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Alexander Alekhine vs Fred Dewhirst Yates
"I Know it Was You, Fredo!" (game of the day Nov-29-2020)
Hastings (1922), Hastings ENG, rd 4, Sep-13
Queen's Gambit Declined: Traditional Variation (D30)  ·  0-1



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Kibitzer's Corner
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Sep-14-04  WMD: <Second of all I'm not sure if it was th game but it probably is. After the game Alekhine went back to his hotel room and completely destroyed every piece of furniture he could get his hands on in rage.> And your source would be?
Premium Chessgames Member
  Benzol: <RisingChamp> It might have been at the Hamburg Tournament 1910. See Tarrasch vs Yates, 1910
Dec-03-06  sfm: Aljechine never gave up too early. A modern GM would have resigned after 41.-,Rxd3. Playing on after 49.-,Kxe5 is not even seen in average club pay. At the same time: I always admired those who could muster the energy to play one. Every now and then it pays!
Premium Chessgames Member
  Domdaniel: <After the game Alekhine went back to his hotel room and completely destroyed every piece of furniture he could get his hands on in rage. > Even if he didn't, it's a good story.

Ah, such a proto-rockstar tantrum.
"How does it feel/ to be on your own?/ Like a complete unknown/ Just like a Rolling Stone?"

Or, to adapt another Golden Age anecdote: "Why must I lose to this ... Yorkshireman?"

Marvelous game, though. There are tactical complexities here that push against the limit of the humanly possible, and still give silicon a brisk workout. Znosko-Borovsky was being a tad cruel when he used this as an example in his book "How Not to Play Chess".

'Do not relax in the hour of victory' was his heading -- but Yates emerged comfortably from the opening, and had the better game for several moves after White's dubious 17.Qe4?! Black had to make two or three mistakes to get into a position where White had a winning shot. First, 24...Ng4?! - weakening the b1/h7 diagonal in hope of a kingside attack - something like 24...Bd5 would keep Black's advantage. Even then, Yates could have drawn: 26...Rc5 holds the balance, but the move played 26...g5, is a 2nd error. Even then, the position is unclear until 31...Bd5? hands Alekhine a clear winning opportunity in 32.Qh7+ Kf8 33.Bg6! -- instead, 31...Qg7 holds it together, and even 31...Qxe5 probably leads to a draw.

Alekhine missed his chance, and soon blundered with 35.Rxf7? -- 35.Bxg7+ draws, while White still has winning chances after 35.Qg8+ (it's hard to see Black surviving in a line like 35.Qg8+ Kd7 36.Qxf7+ Kc6 37.Qe6+ Kb7 38.Qxd5+ Kb8 39.Be4 Rc6 40.b4 a6 41.a4 Ka7 42.b5 R6c7 43.a5! and White wins).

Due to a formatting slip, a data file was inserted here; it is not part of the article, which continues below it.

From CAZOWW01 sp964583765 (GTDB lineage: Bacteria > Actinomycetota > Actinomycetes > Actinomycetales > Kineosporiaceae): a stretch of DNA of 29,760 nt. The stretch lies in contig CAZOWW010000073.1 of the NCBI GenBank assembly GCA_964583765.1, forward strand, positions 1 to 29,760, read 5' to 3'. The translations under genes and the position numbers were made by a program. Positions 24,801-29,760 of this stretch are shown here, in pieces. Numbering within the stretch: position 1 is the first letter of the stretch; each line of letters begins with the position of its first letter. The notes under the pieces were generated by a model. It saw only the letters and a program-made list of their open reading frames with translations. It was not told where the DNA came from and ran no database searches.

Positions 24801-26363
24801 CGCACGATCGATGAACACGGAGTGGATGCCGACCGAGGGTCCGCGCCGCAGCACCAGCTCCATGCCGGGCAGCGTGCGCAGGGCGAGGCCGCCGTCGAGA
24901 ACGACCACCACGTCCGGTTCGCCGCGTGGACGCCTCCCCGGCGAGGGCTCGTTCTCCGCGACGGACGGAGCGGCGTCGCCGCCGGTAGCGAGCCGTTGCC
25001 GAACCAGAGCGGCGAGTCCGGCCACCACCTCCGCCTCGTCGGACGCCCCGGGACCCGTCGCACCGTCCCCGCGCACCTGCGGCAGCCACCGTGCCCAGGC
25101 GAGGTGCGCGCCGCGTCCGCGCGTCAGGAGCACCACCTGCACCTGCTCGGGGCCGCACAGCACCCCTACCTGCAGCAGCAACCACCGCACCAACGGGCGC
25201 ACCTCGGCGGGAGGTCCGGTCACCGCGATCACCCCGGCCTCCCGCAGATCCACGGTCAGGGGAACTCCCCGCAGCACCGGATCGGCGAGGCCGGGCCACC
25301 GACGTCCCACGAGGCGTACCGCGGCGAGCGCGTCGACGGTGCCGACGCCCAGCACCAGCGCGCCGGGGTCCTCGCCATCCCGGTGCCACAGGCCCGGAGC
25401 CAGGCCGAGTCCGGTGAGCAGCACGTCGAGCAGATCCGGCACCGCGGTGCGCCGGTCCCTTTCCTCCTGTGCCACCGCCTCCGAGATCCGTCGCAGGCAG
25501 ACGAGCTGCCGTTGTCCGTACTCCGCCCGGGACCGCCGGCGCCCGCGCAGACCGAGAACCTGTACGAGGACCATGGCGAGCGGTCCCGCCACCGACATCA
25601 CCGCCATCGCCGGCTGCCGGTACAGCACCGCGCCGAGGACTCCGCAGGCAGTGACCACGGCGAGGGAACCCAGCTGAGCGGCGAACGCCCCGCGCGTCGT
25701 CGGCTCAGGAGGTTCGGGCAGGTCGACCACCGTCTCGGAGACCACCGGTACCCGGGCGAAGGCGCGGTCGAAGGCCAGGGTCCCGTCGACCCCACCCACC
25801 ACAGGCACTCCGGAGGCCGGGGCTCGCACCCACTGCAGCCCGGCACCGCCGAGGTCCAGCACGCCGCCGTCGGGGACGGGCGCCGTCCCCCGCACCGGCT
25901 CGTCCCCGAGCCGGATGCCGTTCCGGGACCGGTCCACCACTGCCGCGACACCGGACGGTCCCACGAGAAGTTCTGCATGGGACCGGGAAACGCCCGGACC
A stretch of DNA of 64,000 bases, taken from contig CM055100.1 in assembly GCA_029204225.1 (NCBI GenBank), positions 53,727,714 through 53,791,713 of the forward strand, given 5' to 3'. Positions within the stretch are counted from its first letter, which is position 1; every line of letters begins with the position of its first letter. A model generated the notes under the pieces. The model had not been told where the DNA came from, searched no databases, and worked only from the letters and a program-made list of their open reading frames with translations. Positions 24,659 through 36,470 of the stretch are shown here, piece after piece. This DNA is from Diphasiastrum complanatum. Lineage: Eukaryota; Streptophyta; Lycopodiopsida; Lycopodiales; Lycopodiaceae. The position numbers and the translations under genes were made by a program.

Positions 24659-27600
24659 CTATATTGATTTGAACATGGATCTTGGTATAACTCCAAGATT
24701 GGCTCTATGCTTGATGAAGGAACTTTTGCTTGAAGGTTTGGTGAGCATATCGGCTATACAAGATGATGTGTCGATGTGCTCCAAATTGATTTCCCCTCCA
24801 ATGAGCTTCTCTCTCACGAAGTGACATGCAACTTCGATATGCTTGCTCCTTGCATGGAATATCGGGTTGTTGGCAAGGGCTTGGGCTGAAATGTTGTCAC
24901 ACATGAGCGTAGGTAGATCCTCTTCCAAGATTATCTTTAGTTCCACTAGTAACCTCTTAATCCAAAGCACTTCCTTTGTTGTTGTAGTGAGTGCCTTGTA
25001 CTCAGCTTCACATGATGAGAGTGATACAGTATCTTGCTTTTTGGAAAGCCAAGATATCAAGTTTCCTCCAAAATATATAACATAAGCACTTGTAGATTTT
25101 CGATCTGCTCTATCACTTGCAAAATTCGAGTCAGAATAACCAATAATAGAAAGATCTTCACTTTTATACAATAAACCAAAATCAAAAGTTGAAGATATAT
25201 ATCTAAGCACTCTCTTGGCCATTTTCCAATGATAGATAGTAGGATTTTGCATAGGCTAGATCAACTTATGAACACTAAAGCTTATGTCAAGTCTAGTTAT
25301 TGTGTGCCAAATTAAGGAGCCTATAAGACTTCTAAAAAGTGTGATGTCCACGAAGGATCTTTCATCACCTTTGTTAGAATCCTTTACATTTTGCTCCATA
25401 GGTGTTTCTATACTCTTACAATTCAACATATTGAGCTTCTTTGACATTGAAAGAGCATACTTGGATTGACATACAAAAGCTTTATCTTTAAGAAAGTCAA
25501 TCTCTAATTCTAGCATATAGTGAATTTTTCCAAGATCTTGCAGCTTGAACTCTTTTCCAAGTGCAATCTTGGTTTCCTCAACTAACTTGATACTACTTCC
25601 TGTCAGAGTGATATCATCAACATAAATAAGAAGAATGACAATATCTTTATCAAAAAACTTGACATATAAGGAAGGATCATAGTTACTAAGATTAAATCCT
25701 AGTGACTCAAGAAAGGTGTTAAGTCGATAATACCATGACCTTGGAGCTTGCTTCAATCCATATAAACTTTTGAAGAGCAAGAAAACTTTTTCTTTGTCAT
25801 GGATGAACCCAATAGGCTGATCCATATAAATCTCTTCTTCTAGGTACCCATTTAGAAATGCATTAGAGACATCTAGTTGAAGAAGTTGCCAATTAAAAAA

These days, that sort of play in supercharged tactical games leads to accusations of witchcraft, or something.

Premium Chessgames Member
  Domdaniel: F.D. Yates was an accountant, who gave it up for life as a chess player and journalist. He died relatively young, poisoned by a leaky gas pipe.

A warning to all accountants.

Premium Chessgames Member
  OhioChessFan: Does anyone else think 52...Kd3 looks a bit cheeky? Or am I the only one who'd have played Kf2 immediately?
Sep-15-16  drleper: <OhioChessFan: Does anyone else think 52...Kd3 looks a bit cheeky? Or am I the only one who'd have played Kf2 immediately?>

Hmm, I think 52...Kd3 is just the most direct way. If the white king steps aside, the black king moves in (to c2 or e2) and escorts the pawn home (or black can delay it with g5). Not that it really matters since it's all lost anyway, but aiming to force the d-pawn through seems fastest. Surprising that Alekhine gave Yates the satisfaction of playing that much of the ending out though, as it was obviously hopeless.

Feb-11-18  Grandma Sturleigh: <Stories say that from then on Alekhine would make a point of crushing Yates as painfully as he could when ever they played in revenge.>

Whatever the stories may say, <Yates> crushed <Alekhine> in this one: Alekhine vs Yates, 1923

Premium Chessgames Member
  fiercebadger: probably missed Rc3+
Jun-28-20  Howard: Interesting ! Didnít realize that Alekhine had had a completely won game at one point.
Oct-27-20  N.O.F. NAJDORF: Is it really possible that Alekhine missed

33 Bg6 f5

34 Qh8+ Ke7

35 Qg7+ Kd8

36 Qf8+ Kd7

37 Qd6 mate ?

Oct-27-20  Granny O Doul: <N.O.F. NAJDORF> Possible, but I think it more likely that he saw 33...Qe3+ 34. Rf2 and assumed that with one White rook pinned and the other inactive, Black must be ok somehow.
Nov-29-20  Brenin: This game broke Alekhine's heart.
Nov-29-20  Ironmanth: Love the game, and the pun(!), though the latter is a bit of a stretch! "The Godfather" rules! Y'all stay safe out there today, and always. Have wonderful holidays.
Premium Chessgames Member
  perfidious: Maybe so, but AAA exacted retribution in the end.
Premium Chessgames Member
  HeMateMe: "Mike, you DON'T come to las Vegas and talk to a man like AA that way!"
Premium Chessgames Member
  offramp: For this game Yates won the brilliancy prize: a solid gold telephone.
Premium Chessgames Member
  RoseMei: I don't understand the pun. Please explain. Thanks.
Nov-29-20  acapo: Can someone explain why the advertisements keep popping up covering part of the board? this is really disturbing
Nov-29-20  Brenin: <RoseMei>: It's a quotation from the film "The Godfather, Part II". See the YouTube link above. The pun involves the names Fred Yates and Fredo Corleone.
Nov-29-20  SChesshevsky: After 47...b4, seems Fredo banging out passed pawns two at a time.
Nov-29-20  morfishine: This game title is sure to be a hit
Premium Chessgames Member
  maytintan: <acapo>
if you are a member, go to your profile, edit preferencies, do not display ads
Premium Chessgames Member
  Knightf7mate: Ah!! Thanks those ads are worse than annoying
Nov-29-20  morfishine: This game title is sure to be a hit
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